Special trips had to be made to download and complete the eldest’s homework and notes written to teachers to explain that we are currently luddites and as so couldn’t complete the task at hand. Old encyclopaedia’s were dusted off and laughed at for just how basic, out of date and non-interactive they are compared to the world wide web. Trying to choose a restaurant for an anniversary dinner came down to places we could remember the name of that we didn’t think would be booked up in advance. At one stage, I realised that I didn’t have up to date phone numbers for a large proportion of my friends so couldn’t actually text anyone as an alternative to other messaging services. So is Wi-Fi now a utility? If we run out of oil (no gas where we live) we have to put on an extra layer or borrow a heater from someone. If the water goes off then we can buy some from the shop for emergencies and when the electric dies, well, that’s what candles are for. But it’s hard to get a bottle of Wi-Fi from the local shop or spark up the wick of a wax router and given how essential connectivity is to modern life this presents a problem. A very modern, developed world problem, sure, but a problem nonetheless.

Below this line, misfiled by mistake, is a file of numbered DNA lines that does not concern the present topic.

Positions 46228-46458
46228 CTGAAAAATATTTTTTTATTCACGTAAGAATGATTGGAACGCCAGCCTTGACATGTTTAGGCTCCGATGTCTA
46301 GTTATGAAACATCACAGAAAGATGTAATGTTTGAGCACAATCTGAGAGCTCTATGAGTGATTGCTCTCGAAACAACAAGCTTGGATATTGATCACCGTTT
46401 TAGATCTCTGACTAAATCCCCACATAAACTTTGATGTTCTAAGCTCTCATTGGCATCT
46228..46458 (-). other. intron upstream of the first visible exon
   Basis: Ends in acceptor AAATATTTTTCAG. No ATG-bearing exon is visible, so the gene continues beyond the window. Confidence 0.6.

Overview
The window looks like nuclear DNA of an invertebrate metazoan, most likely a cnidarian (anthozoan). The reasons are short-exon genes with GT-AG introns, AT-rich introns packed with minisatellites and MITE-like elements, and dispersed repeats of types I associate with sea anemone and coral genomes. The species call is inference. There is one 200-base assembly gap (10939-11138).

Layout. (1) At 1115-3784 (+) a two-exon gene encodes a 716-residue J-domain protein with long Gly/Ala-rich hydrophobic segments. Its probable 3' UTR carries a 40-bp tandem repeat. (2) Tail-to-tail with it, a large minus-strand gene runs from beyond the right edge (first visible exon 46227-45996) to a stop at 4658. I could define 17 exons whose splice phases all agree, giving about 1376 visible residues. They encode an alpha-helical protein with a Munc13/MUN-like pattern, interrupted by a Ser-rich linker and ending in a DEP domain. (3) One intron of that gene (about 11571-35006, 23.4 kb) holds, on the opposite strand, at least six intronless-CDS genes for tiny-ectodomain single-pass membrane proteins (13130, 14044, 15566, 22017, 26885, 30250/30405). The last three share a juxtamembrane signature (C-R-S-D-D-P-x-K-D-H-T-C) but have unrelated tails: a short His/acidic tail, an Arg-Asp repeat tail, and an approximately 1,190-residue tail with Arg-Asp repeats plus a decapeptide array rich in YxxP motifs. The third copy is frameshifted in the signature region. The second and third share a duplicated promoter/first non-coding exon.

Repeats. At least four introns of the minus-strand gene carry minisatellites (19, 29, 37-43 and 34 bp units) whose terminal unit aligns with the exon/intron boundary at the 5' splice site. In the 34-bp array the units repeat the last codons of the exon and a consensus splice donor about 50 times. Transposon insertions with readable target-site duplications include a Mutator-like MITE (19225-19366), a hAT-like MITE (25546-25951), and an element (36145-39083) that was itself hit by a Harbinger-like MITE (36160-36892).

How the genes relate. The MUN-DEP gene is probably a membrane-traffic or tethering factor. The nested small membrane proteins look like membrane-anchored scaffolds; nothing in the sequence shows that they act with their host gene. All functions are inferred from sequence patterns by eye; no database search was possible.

The Light Returns
As I write this we are still without Wi-Fi and an air of acceptance has descended on the house. Indoor hula-hooping has increased tenfold and that wire rack thing that we bought a year ago to hold all the bottles in the shower is finally up. I admit it, I’m looking forward to getting back online and back in touch with the world again but my partner have discussed the possibility of having an annual web purge so that we can keep our heads in the real world and remember how lucky we are to have grown up in an era when all automated and instant features of modern society weren’t so much the norm that they are today. Any coincidences with Lent are purely accidental (we are a purely secular household) as I know people who give up social media for this holy period every year then why not go one further and just turn your back on the virtual world for a few weeks – you might be surprised at what you’ll get done.
NB No animals or children were harmed in the writing of this article although many, many Sims and Clash of Clans characters have surely died miserable deaths but that’s OK because they don’t have feelings, right? Right!?!?